BSE Cairns Slipway expands capacity for handling yachts and other craft

BSE Cairns Bessy

The 1,120-tonne capacity ‘Bessy’

What is said to be the world’s largest marine travel lift, the 1,120-tonne capacity named ‘Bessy’, was officially launched into service earlier this month at the BSE Maritime Solutions-Cairns Slipway shipyard in Cairns, Australia. The launch combined a dramatic mix of lights, fireworks and music.

The new Cimolai Technology lift represents a multimillion-dollar investment for the yard to expand its capacity for handling superyachts, commercial vessels and naval craft. Some A$8m of the cost was accounted for by a government grant which was offered to the three main shipyards in Cairns as part of a pre-election commitment to allow them to develop their facilities.

To install the lift, BSE Cairns Slipway restricted its 60m dry dock into the travel lift dock. This will allow the yard to increase the size of vessels it can handle and haul out up to 70m (230ft) or more. The lift can also cope with multihulls as it has a width of 22m (72ft).

BSE Maritime Solutions describe the lift as a ‘game changer’ in its operations and it allows the yard to lift vessels straight out of the water for transfer to hard stands or maintenance halls and offers greater flexibility and improved scheduling, capacity and efficiencies for cruising yacht clients.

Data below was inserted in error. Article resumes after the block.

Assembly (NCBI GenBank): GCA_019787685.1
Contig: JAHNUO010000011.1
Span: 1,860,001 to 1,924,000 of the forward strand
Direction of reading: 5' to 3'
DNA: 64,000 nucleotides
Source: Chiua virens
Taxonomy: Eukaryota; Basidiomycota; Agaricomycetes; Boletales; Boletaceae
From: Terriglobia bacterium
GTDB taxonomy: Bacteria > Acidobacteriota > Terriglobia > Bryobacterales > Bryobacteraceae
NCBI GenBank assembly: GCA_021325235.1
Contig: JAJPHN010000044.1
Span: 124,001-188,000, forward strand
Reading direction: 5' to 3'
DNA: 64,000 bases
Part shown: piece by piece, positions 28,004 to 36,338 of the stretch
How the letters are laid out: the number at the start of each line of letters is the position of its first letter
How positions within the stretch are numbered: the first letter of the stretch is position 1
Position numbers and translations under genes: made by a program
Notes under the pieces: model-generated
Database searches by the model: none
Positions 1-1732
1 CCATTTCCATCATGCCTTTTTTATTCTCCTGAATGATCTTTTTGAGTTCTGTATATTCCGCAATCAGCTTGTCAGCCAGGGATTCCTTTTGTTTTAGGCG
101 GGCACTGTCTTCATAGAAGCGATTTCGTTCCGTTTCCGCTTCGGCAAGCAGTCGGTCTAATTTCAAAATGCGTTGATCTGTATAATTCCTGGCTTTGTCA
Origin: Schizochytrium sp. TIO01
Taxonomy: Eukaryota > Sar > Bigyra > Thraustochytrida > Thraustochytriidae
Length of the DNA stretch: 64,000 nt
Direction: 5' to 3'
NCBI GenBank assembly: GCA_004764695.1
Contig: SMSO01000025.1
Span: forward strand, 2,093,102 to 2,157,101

The new travel lift is the first of three such units of 1,000 tones or more capacity that are planned by shipyards in Queensland. The Yard, based in Brisbane, is currently considering investing in a travel lift of as much as 1,280 tonnes capacity. Additionally, the Gold Coast City Marina & Shipyard in Coomera is looking at a lift of at least 1,000 tonnes as part of a major expansion programme.

The installation of the lift at BSE is also the first move in major plans to expand marine activities in Cairns. The main channel is being dredged to allow larger ships, such as cruise liners, to be berthed and other projects including a 3,000-tonne capacity common-user synchrolift have been proposed. Once the dredging is complete, vessels up to 130m (427ft) will be able to be accommodated by the shipyards.